How do you blend Montessori and Christianity?
Montessori Education, often referred to as “Peace Education,” incorporates the teachings of Christ into the classroom. Montessori saw in the child a road to peace: “By taking the child into consideration we touch something common to all humanity. We cannot achieve world harmony simply by attempting to unite all these adult people who are so different; but we can achieve it if we begin with the child who is not born with national and racial prejudices” (Maria Montessori: Her Life and Work, E. M. Standing, p157). Students are taught to love and respect others, “Love your neighbor as you love yourself” (Matthew 22:39), and respect their environment. In her early classroom in Barcelona, Maria Montessori made her greatest advances in her curriculum, including religious education. The children were shown how to worship. The chapel housed child-sized furnishings and Dr. Montessori created materials about sacred history.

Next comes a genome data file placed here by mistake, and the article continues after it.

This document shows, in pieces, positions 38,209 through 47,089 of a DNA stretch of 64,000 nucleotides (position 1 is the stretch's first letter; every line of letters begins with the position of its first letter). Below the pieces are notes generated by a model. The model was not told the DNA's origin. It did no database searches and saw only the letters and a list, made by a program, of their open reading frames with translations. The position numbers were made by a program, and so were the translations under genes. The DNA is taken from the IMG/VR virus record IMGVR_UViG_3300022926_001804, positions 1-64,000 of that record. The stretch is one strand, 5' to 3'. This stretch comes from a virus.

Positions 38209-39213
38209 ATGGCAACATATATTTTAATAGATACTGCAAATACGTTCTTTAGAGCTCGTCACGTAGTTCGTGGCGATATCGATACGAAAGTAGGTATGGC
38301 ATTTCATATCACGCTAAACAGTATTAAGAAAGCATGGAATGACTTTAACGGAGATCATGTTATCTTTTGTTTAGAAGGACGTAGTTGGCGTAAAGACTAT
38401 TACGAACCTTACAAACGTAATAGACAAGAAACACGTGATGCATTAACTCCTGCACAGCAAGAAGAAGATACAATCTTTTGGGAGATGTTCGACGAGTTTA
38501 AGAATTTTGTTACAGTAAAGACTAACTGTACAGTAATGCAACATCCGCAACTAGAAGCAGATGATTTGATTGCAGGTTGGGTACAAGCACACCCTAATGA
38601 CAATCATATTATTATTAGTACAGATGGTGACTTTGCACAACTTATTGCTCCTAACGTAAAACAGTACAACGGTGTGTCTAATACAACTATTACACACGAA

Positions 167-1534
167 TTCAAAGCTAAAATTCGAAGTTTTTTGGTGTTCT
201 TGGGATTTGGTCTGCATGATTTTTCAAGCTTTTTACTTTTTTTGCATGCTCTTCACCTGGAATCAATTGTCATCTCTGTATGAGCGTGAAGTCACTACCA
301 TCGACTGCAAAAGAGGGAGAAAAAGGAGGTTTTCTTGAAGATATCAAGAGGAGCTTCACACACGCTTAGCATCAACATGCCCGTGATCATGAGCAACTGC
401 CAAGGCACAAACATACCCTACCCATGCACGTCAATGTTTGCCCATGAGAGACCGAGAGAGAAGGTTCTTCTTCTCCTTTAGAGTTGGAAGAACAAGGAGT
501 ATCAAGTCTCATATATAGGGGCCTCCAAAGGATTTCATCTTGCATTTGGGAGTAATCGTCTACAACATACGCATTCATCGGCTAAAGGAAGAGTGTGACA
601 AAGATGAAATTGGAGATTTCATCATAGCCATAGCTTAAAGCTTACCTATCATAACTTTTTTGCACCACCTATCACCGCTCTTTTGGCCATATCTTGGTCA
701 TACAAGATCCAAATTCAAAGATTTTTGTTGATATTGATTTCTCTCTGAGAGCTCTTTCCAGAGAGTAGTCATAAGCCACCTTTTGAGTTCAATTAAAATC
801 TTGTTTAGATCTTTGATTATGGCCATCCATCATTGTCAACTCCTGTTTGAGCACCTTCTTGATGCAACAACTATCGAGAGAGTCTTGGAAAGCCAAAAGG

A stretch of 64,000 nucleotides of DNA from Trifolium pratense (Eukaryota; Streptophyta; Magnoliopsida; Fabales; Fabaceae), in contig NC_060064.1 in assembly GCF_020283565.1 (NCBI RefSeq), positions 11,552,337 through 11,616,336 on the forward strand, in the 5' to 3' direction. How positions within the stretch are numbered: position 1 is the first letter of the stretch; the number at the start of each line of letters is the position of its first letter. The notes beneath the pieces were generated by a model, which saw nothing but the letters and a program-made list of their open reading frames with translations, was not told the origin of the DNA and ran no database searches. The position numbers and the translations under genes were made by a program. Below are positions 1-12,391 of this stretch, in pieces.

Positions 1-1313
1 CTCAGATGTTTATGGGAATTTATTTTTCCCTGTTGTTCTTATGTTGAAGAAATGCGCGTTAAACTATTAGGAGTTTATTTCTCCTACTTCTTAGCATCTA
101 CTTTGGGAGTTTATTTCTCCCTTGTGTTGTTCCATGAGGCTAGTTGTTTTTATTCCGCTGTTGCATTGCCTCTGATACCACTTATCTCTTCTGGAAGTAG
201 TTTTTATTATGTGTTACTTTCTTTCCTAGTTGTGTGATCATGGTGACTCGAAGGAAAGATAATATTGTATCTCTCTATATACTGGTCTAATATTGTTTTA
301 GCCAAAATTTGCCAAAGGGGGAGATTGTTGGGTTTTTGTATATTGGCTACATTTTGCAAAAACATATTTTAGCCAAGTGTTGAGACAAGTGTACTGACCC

When was Montessori West Christian School founded?

Montessori West Christian School was founded in 1992 on the west side of Spartanburg as a sister school to Montessori Academy.


Where are the teachers trained?
The teachers at Montessori West Christian School have various undergraduate – graduate levels and specialty degrees. They have received Montessori Certification from training centers in South Carolina, North Carolina, Florida, Canada and England. The teachers also attend workshops and training seminars during the year for the purposes of professional development as well as to meet DSS (South Carolina Department of Social Services) regulations.